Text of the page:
Oil company Royal Dutch Shell has reached a deal with Iraq to create a petrochemicals plant in the southern oil hub of Basra, Iraqi Industry Minister Nasser al-Esawi said on Wednesday.
During a press conference in Baghdad, Esawi said the Nibras complex, which should come on line by 2021, would make Iraq the largest petrochemical producer in the entire Middle East.
"The Nibras complex will be one of the largest (foreign) investments (in Iraq) and the most important in the petrochemical sector in the Middle East," Esawi said, according to Reuters.
A Shell spokesman confirmed to Reuters that Iraq's cabinet authorized the deal on Jan. 13.
"Shell has been working with the Iraqi ministries of industry and minerals and jointly with the ministries of oil and transport to develop a joint investment model for a world-scale petrochemical cracker and derivative complex in the south of Iraq," Esawi added.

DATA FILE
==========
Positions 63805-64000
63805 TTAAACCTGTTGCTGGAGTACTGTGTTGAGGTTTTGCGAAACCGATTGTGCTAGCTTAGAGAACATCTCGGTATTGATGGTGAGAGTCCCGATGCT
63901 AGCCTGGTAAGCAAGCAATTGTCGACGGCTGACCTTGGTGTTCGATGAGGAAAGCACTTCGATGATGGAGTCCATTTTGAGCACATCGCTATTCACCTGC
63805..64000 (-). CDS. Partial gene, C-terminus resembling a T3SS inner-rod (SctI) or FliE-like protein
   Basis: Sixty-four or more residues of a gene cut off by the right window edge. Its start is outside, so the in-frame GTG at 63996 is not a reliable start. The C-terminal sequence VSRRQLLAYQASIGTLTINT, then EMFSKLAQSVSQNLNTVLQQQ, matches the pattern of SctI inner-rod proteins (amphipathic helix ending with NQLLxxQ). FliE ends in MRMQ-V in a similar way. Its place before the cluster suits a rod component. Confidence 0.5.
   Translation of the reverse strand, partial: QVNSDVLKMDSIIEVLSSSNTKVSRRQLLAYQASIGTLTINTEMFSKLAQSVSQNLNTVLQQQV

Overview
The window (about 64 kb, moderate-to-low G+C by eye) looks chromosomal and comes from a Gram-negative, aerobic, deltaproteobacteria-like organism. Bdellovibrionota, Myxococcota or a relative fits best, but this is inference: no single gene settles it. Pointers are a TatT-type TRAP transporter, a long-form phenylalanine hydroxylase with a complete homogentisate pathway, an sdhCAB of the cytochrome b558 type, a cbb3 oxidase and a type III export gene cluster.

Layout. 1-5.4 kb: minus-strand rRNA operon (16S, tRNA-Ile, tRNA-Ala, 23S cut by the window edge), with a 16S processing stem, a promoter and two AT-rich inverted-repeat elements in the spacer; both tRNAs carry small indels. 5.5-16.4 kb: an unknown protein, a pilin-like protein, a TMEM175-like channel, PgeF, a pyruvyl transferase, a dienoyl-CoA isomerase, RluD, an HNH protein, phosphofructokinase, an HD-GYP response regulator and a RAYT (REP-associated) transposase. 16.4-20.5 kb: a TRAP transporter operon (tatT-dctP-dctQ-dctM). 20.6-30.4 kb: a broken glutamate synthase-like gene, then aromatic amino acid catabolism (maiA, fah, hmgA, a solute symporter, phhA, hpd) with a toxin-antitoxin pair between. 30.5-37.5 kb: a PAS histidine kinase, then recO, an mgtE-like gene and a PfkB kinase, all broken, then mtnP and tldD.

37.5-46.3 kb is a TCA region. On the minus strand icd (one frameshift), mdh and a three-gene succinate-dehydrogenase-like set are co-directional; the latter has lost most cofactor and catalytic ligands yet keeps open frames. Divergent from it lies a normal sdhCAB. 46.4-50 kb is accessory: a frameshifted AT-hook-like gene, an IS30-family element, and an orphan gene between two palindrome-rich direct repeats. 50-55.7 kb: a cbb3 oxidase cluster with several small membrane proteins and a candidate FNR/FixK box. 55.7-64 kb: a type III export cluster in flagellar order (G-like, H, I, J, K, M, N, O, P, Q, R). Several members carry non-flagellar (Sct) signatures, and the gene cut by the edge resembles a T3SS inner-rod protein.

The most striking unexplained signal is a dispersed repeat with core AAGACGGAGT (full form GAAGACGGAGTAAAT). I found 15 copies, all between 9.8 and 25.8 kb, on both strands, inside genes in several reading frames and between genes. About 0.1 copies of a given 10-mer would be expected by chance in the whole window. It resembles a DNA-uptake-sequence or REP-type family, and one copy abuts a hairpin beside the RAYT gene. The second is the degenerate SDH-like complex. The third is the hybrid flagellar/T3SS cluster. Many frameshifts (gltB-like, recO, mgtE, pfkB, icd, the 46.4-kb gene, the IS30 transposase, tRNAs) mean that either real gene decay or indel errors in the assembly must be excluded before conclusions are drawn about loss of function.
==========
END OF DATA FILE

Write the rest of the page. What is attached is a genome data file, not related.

Shell signed a memorandum of understanding with the Nibras ministry for the project in 2012.
The factory's anticipated output was not immediately clear, though Reuters reports that the deal is supposedly worth $11 billion.
Shell agreed earlier this month to pay a Nigerian fishing community more than 8 million as compensation for its part in the worst oil spill in Nigeria's history. The oil giant said a big remediation operation will occur within the next couple of months after an initial clean-up phase is completed.
Shell didn't say how long or how much this operation will cost however. The agreement did end a three-year legal battle between the two, according to Reuters.
Shell shares were down 0.6 percent to 2,178.50 pence per share on Wednesday morning.